To allow starting of apache without a password hardcoded in a script (among the most insecure things you can do, btw), you should use sudo's NOPASSWD option. Use visudo to edit /etc/sudoers and add the line:

USERNAME ALL = NOPASSWD: /usr/sbin/apachectl
(you'll need to change USERNAME to your short username).

If you want all admin users to be able to restart apache without password, do:

%admin ALL = NOPASSWD: /usr/sbin/apachectl

Also, as another user pointed out, the startup items are only run when you login, not at boot. To run something when the machine boots, add it to your crontab using the @reboot keyword. Use crontab -e to edit crontab and add the line:

@reboot sudo /usr/sbin/apachectl graceful

Though at this point, you might just want to edit /System/Library/StartupItems/Apache to always startup apache, regardless of the config. I'm not sure what the bug is that makes it not work after a power failure, but just making the StartService function read:

apachectl start
would probably do the trick.

-Esme



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The Mac Way
Authored by: thinkyhead on Mar 08, '05 10:03:58PM

I don't know why Apache wouldn't be starting correctly after a power failure on a system with a journaled file system. But if this is a persistent issue then you need to use a more savvy method to restart it than a login item.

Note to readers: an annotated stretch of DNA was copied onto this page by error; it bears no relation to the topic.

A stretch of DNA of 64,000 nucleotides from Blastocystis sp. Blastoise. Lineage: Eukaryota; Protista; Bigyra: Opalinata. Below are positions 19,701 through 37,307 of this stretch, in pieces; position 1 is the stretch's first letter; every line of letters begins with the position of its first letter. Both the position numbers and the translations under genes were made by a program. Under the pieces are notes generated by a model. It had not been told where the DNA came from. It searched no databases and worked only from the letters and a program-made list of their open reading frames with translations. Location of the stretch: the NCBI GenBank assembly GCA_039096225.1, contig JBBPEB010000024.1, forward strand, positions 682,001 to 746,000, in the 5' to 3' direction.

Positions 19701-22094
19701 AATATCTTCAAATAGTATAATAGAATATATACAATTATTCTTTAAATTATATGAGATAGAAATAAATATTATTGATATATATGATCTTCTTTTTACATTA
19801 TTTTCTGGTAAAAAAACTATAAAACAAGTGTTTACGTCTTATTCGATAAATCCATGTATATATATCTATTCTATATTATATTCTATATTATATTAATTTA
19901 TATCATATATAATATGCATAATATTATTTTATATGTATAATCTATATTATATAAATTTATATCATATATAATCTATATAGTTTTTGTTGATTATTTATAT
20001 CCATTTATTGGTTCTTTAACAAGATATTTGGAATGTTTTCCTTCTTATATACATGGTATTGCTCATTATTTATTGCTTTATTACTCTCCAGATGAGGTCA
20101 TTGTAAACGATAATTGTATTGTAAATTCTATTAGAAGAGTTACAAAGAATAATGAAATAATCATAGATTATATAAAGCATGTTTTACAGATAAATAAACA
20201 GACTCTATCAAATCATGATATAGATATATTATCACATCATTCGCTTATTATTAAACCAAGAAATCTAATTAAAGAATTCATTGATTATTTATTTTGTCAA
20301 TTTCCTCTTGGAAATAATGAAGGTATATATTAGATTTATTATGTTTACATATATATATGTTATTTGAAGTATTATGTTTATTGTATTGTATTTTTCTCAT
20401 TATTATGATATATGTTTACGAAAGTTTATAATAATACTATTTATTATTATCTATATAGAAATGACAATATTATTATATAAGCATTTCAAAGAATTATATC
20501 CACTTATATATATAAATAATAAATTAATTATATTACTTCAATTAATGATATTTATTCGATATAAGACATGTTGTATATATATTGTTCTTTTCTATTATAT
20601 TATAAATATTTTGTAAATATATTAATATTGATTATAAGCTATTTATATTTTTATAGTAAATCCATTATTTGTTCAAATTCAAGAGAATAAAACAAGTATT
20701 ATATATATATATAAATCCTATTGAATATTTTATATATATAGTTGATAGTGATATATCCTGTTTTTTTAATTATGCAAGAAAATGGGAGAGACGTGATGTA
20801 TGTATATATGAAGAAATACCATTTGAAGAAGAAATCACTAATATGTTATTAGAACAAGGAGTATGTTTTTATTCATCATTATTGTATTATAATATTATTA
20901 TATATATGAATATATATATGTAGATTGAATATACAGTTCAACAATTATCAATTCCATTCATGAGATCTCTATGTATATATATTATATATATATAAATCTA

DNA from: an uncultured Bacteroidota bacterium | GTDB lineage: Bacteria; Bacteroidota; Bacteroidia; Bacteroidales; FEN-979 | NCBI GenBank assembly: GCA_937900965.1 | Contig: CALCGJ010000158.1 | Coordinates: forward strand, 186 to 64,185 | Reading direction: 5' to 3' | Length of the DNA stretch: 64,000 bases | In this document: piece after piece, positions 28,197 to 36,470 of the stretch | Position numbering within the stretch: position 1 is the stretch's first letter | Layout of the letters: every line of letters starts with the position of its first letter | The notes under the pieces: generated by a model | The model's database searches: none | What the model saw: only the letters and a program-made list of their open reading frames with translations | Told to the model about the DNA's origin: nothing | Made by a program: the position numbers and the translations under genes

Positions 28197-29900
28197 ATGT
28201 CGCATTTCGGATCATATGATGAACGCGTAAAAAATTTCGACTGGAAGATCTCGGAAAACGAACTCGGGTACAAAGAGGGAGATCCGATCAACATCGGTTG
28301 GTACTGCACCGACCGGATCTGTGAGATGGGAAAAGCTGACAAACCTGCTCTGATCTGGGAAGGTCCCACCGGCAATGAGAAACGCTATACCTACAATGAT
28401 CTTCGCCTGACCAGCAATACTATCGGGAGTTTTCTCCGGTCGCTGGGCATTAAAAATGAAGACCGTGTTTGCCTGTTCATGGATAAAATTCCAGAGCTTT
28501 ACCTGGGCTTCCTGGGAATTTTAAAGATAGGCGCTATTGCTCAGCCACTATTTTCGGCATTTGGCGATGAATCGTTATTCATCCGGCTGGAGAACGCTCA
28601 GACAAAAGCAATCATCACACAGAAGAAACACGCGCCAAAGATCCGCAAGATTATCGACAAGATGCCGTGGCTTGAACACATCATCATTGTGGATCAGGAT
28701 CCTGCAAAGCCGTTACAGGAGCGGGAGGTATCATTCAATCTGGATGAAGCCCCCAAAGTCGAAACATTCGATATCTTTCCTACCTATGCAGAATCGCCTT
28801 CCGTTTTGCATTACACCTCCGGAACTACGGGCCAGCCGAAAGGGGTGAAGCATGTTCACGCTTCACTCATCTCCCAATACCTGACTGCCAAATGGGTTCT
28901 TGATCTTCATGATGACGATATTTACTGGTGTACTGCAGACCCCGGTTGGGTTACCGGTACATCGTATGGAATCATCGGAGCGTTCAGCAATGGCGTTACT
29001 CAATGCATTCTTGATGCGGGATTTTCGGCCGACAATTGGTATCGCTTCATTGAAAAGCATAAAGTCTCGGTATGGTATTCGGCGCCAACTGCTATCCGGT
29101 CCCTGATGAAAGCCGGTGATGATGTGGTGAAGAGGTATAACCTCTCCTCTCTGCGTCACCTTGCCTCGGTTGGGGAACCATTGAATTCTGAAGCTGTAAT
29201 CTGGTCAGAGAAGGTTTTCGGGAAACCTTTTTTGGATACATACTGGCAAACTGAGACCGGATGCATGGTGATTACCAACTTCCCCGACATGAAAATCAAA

The way Apache starts during boot on Mac OS X is through the script /System/Library/StartupItems/Apache/Apache. Whether or not it starts is controlled by the line WEBSERVER=-YES- in /etc/hostconfig. When you click the checkbox in the Sharing panel this line in /etc/hostconfig is set to -YES- and Apache is started with the command SystemStarter start "Web Server".

If you are finding that Apache isn't starting after a power failure, one way to handle it is to make your own StartupItems bundle in the user-configurable /Library/StartupItems folder following Apple's methods (which may or may not work if it runs into the same problem).

But the smartest method by far is to create a cron script that tests for the Apache process every five minutes and runs SystemStarter start "Web Server" as root if it finds no Apache running. In fact here's the script:


#/bin/tcsh
ps -axc | grep httpd || SystemStarter start "Web Server"

By the way the appropriate place to use apachectl graceful is when you're doing something like rolling the logs in a script or editing the httpd.conf file and you want to restart Apache without disrupting connected users.

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The Mac Way (10.2)
Authored by: thinkyhead on Mar 08, '05 10:10:11PM
I see your post referred to 10.2 and not 10.3, so I'm not sure if the SystemStarter works the same way. If not you can replace the systemstarter line in the cron script with apachectl start and it will work just fine. The main reason I suggest the SystemStarter method is that it shields you from the variety and version of web server.

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The Mac Way
Authored by: derekhed on Mar 09, '05 02:47:57AM

Nice post slur.
Thanks.